Easily one of the most iconic watches in the world, the Rolex Cosmograph Daytona already held its fair share of auction records. But this one was the heavyweight – and it set a record that’s slated to stand for a very long time indeed.
It’s a well-known fact among watch collectors and aficionados alike that one of the coolest watches on the planet is the Rolex Oyster Cosmograph Daytona. Popularised over the decades by a man of many enviable talents – Oscar winning actor, race-car driver, race team owner and an exceptional philanthropist – Paul Newman, the Daytona gained cult status and is seen as the watch to have for collectors from around the world. This fact was further established earlier this year when the last famous Daytona went on the auction block – a gold version of the Newman Cosmograph Daytona, which sold for over $3.7 million US dollars. And there was good reason for this valuation, as this particular piece was one of only three yellow gold examples in the world.
The watch that was auctioned at a Phillip’s auction in New York, however, was a simpler example of the Cosmograph Daytona – in steel, and with a black leather strap. The real provenance of the watch, then, was not which variant of the Daytona it was, but rather its ownership history. After all, this was the very watch that was owned and worn by Paul Newman himself – so, expectations from the Phillips auctions was very high.
In fact, such was his fame that this particular Rolex model is commonly referred to as the ‘Paul Newman Daytona,’ and is regarded as one of the most collectible watches in the world. Legend has it that Newman appeared in an Italian magazine wearing this particular Daytona, and it caught the eye of collectors the world over. Before Paul Newman, the Daytona wasn’t a very successful model for Rolex. But, as Paul Newman’s personal watch – Reference 6239 – an ‘Exotic’ dial Daytona, with its cream dial and red markings, would go on to becoming one of the most coveted watches of all time.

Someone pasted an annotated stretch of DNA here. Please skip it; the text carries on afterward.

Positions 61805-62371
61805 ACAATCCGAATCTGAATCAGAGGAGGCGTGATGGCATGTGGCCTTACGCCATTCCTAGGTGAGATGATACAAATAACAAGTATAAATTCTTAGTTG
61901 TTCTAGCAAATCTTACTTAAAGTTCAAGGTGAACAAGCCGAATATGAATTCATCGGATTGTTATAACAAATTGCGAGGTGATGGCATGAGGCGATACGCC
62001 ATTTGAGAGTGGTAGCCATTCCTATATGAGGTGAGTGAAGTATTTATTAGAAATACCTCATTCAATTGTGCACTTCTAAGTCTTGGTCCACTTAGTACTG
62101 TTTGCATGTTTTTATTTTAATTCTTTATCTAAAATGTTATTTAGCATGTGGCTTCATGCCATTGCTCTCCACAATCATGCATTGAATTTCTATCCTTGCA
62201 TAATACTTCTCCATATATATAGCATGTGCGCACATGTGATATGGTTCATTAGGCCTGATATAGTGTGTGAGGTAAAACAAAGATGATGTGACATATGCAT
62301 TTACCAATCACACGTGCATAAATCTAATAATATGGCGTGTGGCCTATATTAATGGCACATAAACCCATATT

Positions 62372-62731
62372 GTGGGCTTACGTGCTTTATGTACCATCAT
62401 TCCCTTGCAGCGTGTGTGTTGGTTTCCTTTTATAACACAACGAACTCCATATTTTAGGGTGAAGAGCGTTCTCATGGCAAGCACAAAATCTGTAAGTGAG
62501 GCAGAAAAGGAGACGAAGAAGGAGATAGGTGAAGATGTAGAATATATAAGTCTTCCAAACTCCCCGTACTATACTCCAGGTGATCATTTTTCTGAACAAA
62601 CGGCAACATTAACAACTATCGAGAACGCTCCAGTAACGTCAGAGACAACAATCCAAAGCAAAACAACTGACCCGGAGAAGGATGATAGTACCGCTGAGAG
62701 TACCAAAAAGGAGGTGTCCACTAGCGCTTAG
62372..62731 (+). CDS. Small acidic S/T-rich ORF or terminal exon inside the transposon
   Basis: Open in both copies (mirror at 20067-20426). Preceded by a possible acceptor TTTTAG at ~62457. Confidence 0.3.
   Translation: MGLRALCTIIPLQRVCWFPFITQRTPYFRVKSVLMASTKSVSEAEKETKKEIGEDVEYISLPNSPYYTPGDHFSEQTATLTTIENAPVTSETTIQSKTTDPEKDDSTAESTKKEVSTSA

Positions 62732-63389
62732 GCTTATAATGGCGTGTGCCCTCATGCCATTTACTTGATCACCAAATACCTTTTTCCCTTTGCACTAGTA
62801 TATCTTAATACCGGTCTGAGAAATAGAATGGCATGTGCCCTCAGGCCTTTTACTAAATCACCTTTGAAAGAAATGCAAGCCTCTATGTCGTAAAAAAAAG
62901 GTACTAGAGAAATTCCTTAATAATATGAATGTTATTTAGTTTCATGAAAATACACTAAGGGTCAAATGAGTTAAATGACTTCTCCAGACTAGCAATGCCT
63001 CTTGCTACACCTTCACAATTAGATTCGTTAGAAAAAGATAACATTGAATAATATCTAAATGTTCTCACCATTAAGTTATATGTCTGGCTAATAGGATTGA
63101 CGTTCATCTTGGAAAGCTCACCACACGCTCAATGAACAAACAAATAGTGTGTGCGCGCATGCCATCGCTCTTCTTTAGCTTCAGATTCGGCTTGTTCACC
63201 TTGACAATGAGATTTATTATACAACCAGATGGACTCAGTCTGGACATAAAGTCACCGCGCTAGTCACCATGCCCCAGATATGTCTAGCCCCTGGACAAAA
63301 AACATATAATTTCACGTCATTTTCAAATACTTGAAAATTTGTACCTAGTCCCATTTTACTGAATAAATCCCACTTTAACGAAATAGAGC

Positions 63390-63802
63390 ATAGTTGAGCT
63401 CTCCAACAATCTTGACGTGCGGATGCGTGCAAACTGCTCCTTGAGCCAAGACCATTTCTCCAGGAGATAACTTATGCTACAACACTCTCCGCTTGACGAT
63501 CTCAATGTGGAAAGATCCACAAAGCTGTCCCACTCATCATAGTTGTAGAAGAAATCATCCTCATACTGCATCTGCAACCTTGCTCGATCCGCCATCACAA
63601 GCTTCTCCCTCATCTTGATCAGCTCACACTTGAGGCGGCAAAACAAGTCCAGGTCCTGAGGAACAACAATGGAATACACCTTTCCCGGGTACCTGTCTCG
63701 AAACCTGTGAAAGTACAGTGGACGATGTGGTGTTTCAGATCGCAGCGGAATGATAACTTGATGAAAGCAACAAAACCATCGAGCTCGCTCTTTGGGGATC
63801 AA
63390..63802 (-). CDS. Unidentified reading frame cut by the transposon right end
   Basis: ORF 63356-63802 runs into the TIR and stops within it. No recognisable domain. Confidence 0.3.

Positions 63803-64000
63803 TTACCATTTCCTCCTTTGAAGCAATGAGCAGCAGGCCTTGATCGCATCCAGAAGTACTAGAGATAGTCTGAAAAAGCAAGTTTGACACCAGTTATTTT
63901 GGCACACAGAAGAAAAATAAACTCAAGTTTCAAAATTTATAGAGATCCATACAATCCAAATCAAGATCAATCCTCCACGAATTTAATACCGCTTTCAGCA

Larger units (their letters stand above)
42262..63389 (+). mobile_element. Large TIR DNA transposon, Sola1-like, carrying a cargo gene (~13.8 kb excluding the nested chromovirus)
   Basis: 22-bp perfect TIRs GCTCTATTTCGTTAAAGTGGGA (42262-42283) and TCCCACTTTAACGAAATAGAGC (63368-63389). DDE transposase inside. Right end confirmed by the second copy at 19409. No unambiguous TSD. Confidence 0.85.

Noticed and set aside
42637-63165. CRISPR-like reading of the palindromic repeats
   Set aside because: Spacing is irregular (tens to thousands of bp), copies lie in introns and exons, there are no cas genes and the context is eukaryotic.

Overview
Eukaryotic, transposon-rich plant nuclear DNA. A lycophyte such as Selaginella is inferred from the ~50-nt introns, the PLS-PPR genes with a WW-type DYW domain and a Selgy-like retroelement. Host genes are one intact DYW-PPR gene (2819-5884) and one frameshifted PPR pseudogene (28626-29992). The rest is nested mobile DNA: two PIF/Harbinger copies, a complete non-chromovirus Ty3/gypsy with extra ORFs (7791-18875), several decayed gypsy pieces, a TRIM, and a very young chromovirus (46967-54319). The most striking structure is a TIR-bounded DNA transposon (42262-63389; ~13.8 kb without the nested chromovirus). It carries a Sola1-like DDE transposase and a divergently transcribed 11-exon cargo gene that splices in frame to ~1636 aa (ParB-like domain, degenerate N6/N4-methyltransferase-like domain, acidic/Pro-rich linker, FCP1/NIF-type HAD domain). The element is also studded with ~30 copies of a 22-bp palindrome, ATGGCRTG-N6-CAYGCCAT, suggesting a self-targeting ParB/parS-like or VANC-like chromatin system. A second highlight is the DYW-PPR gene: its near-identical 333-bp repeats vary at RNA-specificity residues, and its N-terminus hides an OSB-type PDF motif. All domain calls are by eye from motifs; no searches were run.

Gifted to him by his wife, actress Joanne Woodward, as a wedding present, it’s most likely that she bought it from Tiffany & Co. in New York. Evidence of this is the inventory number hand engraved behind the watch’s left lug, and also the inscription ‘DRIVE CAREFULLY ME’ that she lovingly had engraved on the caseback – presumably resulting from her concern for his safety following a motorcycle accident in 1965, after which he required skin grafting on his left hand.
But no one, perhaps, would have expected that the Newman Daytona would reach the heights that it did at auction. Finally, having been sold at a value of over $17.7 million, this Paul Newman Oyster Daytona has not only become the most expensive Rolex ever sold, but also the most expensive wristwatch ever sold at a public auction. No mean feat that, especially when you consider that when you look at the complication of the Daytona, it remains a relative lightweight in the luxury watchmaking world – being just a simple chronograph.
However, it once again goes to prove that it’s not just the mechanical complexity of a watch that matters in its perceived value, but also its provenance. And, to be honest, given the benchmark that the Newman Daytona has set, we don’t expect to see this record being broken any time soon.